We recently tried to get our greasy little hands on a Harley-Davidson 883 to review. Unfortunately due to a long list of rules (who would have thought Harley was into rules?) we didn’t meet their criteria – and no it wasn’t because of our lack of pony tails. It was mainly due to the fact we hadn’t had years of experience on heavy bikes. Anyway, as luck would have it, one of our good mates Laurence Cronin recently purchased his very first Harley. He is no newcomer to riding, just hung up his riding boots for a few years while he raised a couple of kids. Now they are all grown up, he decided to fulfill one of his lifelong dreams – own a Harley. And like many, he fell for the ‘man magnet’ they call the 883. This is Laurie’s review after riding the Sportster for a few months….
READ MORE ►
Next time you walk into your local newsagent just have a look at how many crappy magazines there are crammed on all those busy little shelves. And let’s be honest, most of them were more useful as trees – and probably better looking as well. So when we were sent a copy of a new magazine called ‘Head Full of Snakes’ we were initially sceptical, to say the least. Until about 10 seconds after we opened up the envelope and pulled out a magazine that didn’t feel like the usual glossy motorcycle mag we’ve come to expect. This felt more like something that was made in the 60’s or 70’s. It felt handmade. It felt like an old friend; the way a motorcycle magazine should be. Not completely filled with advertising. Not overly polished or slick, but instead a solid collection of great photographs and honest stories. You can almost smell the passion and sweat that went into it. The magazine is the brainchild of motorcycle nuts and graphic designers Luke Wood and Stuart Geddes. Here’s how Stuart describes his magazine…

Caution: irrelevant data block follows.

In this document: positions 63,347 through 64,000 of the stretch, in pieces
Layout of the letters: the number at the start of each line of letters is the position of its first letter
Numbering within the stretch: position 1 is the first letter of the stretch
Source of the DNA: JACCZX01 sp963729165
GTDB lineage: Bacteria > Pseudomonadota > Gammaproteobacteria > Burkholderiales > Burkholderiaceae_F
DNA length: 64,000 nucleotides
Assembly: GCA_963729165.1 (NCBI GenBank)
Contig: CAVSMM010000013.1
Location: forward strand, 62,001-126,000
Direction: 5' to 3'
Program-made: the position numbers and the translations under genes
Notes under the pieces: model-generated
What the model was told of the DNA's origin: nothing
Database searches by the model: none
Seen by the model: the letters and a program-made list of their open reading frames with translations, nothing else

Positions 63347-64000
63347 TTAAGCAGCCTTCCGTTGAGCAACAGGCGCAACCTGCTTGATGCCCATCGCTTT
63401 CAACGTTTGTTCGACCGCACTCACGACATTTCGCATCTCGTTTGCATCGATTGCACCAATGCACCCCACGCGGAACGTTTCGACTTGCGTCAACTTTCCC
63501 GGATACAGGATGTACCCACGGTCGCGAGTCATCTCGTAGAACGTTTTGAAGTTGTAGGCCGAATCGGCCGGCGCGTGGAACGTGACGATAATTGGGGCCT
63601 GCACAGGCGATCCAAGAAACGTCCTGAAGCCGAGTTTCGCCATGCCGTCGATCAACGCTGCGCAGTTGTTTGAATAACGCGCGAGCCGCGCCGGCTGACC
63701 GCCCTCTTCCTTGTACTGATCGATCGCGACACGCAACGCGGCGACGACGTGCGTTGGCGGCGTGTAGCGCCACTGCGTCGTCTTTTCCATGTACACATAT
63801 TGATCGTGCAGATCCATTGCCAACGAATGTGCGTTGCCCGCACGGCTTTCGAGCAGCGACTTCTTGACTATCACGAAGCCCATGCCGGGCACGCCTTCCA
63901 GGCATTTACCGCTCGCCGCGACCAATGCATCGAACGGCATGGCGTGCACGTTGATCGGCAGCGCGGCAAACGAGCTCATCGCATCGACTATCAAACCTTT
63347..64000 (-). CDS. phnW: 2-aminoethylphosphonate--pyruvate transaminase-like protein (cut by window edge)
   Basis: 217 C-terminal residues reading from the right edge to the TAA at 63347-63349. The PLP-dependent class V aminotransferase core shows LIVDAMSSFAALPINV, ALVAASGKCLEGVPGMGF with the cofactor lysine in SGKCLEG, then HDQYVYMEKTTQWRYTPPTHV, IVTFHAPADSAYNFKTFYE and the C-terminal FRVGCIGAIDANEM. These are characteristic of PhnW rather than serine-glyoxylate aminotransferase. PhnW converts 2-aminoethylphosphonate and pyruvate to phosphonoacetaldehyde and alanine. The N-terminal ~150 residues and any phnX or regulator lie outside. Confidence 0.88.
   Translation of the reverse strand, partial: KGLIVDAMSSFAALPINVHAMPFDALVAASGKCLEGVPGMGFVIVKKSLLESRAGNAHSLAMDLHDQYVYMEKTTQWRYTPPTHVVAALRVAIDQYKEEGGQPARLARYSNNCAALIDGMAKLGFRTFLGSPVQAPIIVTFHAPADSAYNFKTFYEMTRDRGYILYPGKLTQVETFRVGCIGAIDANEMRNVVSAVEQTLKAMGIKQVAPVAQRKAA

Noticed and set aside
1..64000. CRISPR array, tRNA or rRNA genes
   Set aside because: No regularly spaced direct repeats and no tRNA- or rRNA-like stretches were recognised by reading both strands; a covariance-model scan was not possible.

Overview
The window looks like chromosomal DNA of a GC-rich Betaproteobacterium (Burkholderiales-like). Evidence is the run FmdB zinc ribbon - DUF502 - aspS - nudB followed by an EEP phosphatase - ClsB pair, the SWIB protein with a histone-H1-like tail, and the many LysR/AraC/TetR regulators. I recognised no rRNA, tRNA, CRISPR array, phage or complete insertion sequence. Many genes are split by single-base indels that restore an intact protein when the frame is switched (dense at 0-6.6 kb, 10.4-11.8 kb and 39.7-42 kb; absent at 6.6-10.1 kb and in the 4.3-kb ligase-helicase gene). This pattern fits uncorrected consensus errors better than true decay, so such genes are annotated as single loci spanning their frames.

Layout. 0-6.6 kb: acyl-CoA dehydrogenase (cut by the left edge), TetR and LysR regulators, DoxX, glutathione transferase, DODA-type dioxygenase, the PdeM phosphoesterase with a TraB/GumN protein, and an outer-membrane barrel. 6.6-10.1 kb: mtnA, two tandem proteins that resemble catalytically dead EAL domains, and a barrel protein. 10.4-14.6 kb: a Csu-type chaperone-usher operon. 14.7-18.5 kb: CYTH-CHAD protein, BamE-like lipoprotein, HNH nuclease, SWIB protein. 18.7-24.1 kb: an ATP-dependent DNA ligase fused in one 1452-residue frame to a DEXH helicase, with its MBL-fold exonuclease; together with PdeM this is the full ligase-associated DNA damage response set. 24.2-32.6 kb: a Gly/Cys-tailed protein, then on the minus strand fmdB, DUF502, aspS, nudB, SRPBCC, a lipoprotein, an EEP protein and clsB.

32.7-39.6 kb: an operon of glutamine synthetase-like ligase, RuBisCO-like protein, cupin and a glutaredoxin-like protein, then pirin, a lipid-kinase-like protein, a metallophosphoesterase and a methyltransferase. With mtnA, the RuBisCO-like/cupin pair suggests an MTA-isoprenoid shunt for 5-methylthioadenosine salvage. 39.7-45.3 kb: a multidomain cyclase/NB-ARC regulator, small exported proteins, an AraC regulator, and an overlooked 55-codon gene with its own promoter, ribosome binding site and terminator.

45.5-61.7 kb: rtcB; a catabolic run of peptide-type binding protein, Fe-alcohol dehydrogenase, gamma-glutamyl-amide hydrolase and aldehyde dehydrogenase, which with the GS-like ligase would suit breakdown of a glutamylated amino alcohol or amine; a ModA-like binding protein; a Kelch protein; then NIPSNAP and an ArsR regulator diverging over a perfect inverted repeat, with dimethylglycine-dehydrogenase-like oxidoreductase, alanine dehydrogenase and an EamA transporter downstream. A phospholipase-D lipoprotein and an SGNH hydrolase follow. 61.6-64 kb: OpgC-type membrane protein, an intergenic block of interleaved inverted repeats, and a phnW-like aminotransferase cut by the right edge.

READ MORE ►
Everyone loves a shortcut. And everyone hates it when they find out that the way they’ve been doing something for years and years might have not been the best way to go about it at all. Take, for instance, washing you precious personal transport – a ritual handed down from parents to siblings for thousands of years. Or there abouts. And here’s how it goes. Wet the vehicle. Apply approved soapy substance with sponge. Rinse the vehicle. Chamois dry the vehicle. Wax if desired. Armour-All if anal retentive. Now what if there was actually a better way to do things? Namely, what if you could remove all the elbow grease involved in the process and jump straight to the chamois part? Sounds good, huh? Well there’s a fairly big chunk of the bike cleaning market now occupied by products that promise just that – a spray on, wash off, wipe down set of instructions that would have us believe that we’ve been wasting a hell of a lot of time in the past. But have we?
READ MORE ►